It isn’t always easy to admit there’s a hole in your life or heart. Too many think they need outside validation, yet when they get it, the hole remains. But giving of yourself for the wrong reasons isn’t the answer either. In truth, I wish I had the answer and could heal the large numbers who walk around looking for the missing piece, little realizing the only place to find it is within themselves.
Giving of Your Heart and Time
The greatest gift I can think of is to give someone my time, but not to commiserate or help them fall more deeply into a pity party where there’s really only room for one. This season (and beyond) I’ll be looking for ways to help people cancel the pity parties for lack of interest. I’m not sure how much success I’ll have, but I feel like I have to try.
The best part of my plan is it’s well within my budget, and won’t put me in debt (which is definitely stress-inducing). I’m reminded of the story of the boy on the beach who’s putting starfish back into the sea. When it’s pointed out he can’t save them all, he replies he’s saved the one he just put back. I can’t help everyone, nor am I supposed to. But there are so many out there. Together, we can make a sizeable dent in the number of people feeling sad, alone, and unworthy.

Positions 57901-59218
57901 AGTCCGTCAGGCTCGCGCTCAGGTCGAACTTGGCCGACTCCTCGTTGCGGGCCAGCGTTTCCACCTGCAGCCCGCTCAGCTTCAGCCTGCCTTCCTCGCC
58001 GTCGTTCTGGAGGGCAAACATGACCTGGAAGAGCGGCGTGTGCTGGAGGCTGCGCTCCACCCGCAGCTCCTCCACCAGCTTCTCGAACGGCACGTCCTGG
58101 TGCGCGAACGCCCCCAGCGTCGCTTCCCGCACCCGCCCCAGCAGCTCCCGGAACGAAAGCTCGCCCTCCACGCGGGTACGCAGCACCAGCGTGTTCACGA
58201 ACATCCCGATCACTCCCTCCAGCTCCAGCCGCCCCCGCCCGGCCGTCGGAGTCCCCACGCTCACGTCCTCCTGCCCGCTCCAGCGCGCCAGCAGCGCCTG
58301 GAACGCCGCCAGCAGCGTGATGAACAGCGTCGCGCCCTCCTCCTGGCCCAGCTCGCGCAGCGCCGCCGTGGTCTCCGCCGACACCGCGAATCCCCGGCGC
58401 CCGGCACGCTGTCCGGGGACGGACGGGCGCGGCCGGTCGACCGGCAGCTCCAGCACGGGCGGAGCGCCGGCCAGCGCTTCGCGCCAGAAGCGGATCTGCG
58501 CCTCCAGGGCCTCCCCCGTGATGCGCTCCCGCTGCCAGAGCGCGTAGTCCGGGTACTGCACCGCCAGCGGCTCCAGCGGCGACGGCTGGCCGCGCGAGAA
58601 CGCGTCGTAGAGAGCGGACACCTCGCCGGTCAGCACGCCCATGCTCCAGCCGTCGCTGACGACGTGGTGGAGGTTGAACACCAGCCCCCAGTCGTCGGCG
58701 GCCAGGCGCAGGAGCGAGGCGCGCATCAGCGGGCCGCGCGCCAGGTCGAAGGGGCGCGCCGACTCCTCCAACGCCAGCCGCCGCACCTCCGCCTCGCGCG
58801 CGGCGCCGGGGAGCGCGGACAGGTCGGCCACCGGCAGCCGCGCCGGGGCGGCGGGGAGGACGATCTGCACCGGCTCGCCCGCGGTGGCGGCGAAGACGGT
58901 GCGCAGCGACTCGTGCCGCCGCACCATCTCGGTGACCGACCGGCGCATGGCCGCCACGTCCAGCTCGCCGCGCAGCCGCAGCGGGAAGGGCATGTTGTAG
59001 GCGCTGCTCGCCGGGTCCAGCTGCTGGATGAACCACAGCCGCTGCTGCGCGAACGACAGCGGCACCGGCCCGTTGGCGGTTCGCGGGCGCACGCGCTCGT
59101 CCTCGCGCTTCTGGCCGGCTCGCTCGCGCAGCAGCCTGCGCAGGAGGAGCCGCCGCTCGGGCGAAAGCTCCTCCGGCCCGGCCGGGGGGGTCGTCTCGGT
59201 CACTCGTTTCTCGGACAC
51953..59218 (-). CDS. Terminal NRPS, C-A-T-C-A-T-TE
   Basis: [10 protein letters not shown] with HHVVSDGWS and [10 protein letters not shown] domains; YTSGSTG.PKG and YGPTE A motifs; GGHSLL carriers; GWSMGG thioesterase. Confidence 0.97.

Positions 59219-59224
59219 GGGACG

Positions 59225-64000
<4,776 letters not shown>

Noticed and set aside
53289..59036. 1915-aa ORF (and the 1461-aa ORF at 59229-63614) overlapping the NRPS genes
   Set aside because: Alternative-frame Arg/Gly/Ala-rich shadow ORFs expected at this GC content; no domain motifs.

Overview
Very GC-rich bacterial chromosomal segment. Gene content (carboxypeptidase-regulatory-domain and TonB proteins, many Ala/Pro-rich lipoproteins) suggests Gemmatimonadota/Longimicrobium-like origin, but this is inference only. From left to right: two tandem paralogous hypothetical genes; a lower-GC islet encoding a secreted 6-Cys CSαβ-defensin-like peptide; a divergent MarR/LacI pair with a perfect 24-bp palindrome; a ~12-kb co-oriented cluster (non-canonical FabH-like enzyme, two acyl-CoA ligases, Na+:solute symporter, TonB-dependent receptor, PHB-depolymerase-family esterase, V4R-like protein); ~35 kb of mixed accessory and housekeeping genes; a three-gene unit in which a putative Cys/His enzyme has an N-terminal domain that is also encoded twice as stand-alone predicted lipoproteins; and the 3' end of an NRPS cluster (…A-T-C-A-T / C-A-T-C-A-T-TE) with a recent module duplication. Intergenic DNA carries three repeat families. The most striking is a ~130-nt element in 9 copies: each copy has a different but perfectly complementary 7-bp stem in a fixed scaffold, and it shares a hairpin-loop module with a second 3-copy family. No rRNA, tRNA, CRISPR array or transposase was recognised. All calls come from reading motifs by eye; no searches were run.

Making the Holidays About More than Money
To the charities begging for my help via email, they might as well take me off their list. Funds won’t be forthcoming this year. My charitable contributions are already set. As to the stores proclaiming the magnitude of their sales, you’ll not hear from me this year either. My shopping was done weeks ago.
The time I save by not wandering through the stores or piling up tons of things needing wrapping will be better spent on more human projects. I know I don’t have to look far to find people who simply need a bit of time. Even the Grinch learned his cold, broken heart could warm and grow, not by giving stuff, but by sharing a meal and giving of his not-so-cold-hearted self.